Scanning electron microscopy (SEM) characterization

Implanted bones were analyzed by SEM, using a JEOL JSM 6301F (Tokyo, Japan). Polymethylmethacrylate embedded specimens obtained from the histological preparations were mounted on the SEM. Quantification for calcium (Ca, mol%), phosphorus (P, mol%) and magnesium (Mg, mol%) was determined by wavelength dispersive X-ray spectroscopic, and named CHA (A), bone (B) and interface between the implant and bone (C), the ratio of calcium to phosphorus (Ca/P) was calculated by dividing the values obtained from calcium (mol%) and phosphorous (mol%) at each point.

Radiographic analysis

To assess bone and CHA density, conventional X-ray radiographs (Polymobil III, Siemens AG Wittelsbacherplatz 2 D-80333, Muenchen, Germany) were taken following craniocaudal views. Radiography evaluated the quality of CHA osteointegration and the levels of resorption.

Microscopic evaluation

The callus formation of each animal was carefully dissected out. The sections were taken on both sides of the implants (CHA-bone specimens were cut sagittally or transversally). The undecalcified CHA-bone specimens were defleshed and fixed in 10% formaldehyde for 24 hours at 4℃. The next day, the bone samples were embedded in methylmetacrylate without previous decalcification, as previously reported. Seven micrometer-thick coronal sections were cut dry in parallel to the long axis of the tibia bone samples, using a heavy-duty microtome (Polycut S Reichert Jung, Heidelberg, Germany) equipped with tungsten carbide knives. The sections were stained with a modified Goldner trichrome. Other sections were stained with Giemsa fast (10%).9 In addition, the decalcified samples of CHA-bone specimens were examined with hematoxylin and eosin staining. The histological observations in the rabbit tibias after 6 weeks permitted us to study the repairing potency of the osseous substitute. The histological features, such as intensity of inflammatory reaction, cellular activity, necrosis, hemorrhage, presence of connective tissue, apposition of bone tissue and presence of particles of biomaterial were recorded in a descriptive way.

Statistical analysis

The statistical analysis of the data was made using the Student's t-test. All values are expressed as means±standard error. Differences are considered significant at the 95% confidence level (p<0.05).

RESULTS

General features and behavior

The animals were allowed to move freely in their cages after surgical operation. All surgical interventions were performed without complications. The postoperative healing was uneventful in all rabbits. The rabbits walked without a limp after 5 days. The operated rabbits remained healthy and showed no signs of discomfort or lameness. Any infection surrounding the fixator or the osseous-substitute was detected. No problems occurred in the bone defects during surgeries and healing, i.e., no failure of any implantation site was observed during the whole study period. All the implants appeared to be fixed securely in the tibias.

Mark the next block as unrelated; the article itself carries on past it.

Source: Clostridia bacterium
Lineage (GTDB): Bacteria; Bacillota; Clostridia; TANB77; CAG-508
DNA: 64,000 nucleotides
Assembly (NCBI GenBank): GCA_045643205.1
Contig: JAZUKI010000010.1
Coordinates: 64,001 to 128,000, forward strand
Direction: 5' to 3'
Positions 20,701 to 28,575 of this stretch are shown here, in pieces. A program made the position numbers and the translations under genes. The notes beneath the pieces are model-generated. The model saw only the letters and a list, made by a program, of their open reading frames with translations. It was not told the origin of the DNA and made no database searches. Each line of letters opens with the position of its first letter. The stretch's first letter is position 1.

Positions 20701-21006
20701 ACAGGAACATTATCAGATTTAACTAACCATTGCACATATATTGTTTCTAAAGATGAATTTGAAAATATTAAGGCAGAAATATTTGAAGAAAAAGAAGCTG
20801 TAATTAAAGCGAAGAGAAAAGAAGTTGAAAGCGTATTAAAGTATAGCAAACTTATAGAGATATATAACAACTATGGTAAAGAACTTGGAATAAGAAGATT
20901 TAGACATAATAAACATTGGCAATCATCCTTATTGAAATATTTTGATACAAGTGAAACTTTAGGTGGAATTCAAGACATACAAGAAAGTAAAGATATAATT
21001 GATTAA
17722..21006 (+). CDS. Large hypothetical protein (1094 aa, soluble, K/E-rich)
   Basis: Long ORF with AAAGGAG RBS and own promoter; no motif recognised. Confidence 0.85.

SEM findings

The results presented by energy-dispersive X-ray analysis (Fig. 2) in the IP group revealed a high distribution of Ca and P by (62.7%) and (38%), respectively (Table 1). The percentage of Ca and P determined in this group was similar to those determined in the T group. Moreover, the Ca/P ratio (1.65) in CHA-bone interface was close to that determined in the T group (1.63). However, Ca/P ratio (1.58) in the surface of the NIP bone tissue (Fig. 3) was lower than in the T group (Table 2). In addition, in the IP group the Mg quantity (0.94%) was similar to the T group (1.20%). This rate of Mg presented only about (0.01%) in NIP rabbits.

Macroscopic and radiographic evaluation

Macroscopically, all experimental bone seemed to be well osteointegrated within the bone tissue. No obvious inflammatory reaction or bone tissue formation in the adjacent soft tissue was observed. The implant was well osteointegrated in IP rabbits. Bone defects filled with CHA detected by radiology were slightly radio-opaque. The evaluations of new calli graft materials allowed the checking of the implant position in the IP group (Fig. 4A), and osseous consolidation for the NIP group (Fig. 4B).

Qualitative histological findings

Clinically and histologically, the implanted biomaterials were well tolerated. There were no signs of rejection, necrosis or infection. We noted the presence of mesenchymal stem cells surrounded by amorphous and homogeneous substances (Fig. 5A). Gradually, these cells appeared to be transformed into fibroblasts resorption which metamorphosed into active osteoblasts at 6 weeks. Furthermore, we noticed the presence of an array of randomly oriented collagen (Fig. 5B). The newly formed bone showed new blood vessels (cavities of small arteries) (Fig. 5D). Histological studies also showed the deposition of salts on collagen fibres (Fig. 5C). The ossification was set up gradually with periphery towards the center and thus in a centripetal way (Fig. 5E, F). The NIP rabbit (empty gap defects) indicated that only endochondral ossification formed (Fig. 5I). Moreover, a fibrous conjunctive tissue layer with low bone density also appeared (Fig. 5J-M). The direction of progression was always of the centripetal type. We noted that IP rabbits exhibited more intensive bone remodeling when compared to the NIP group. Despite the important bone tissue regeneration in the IP group, it's considered as limited when compared to the T group (Fig. 5N, O). SEM analysis confirmed the biocompatibility (Fig. 5G, H) and oseointegraion of CHA (Fig. 6) in the bone tissue.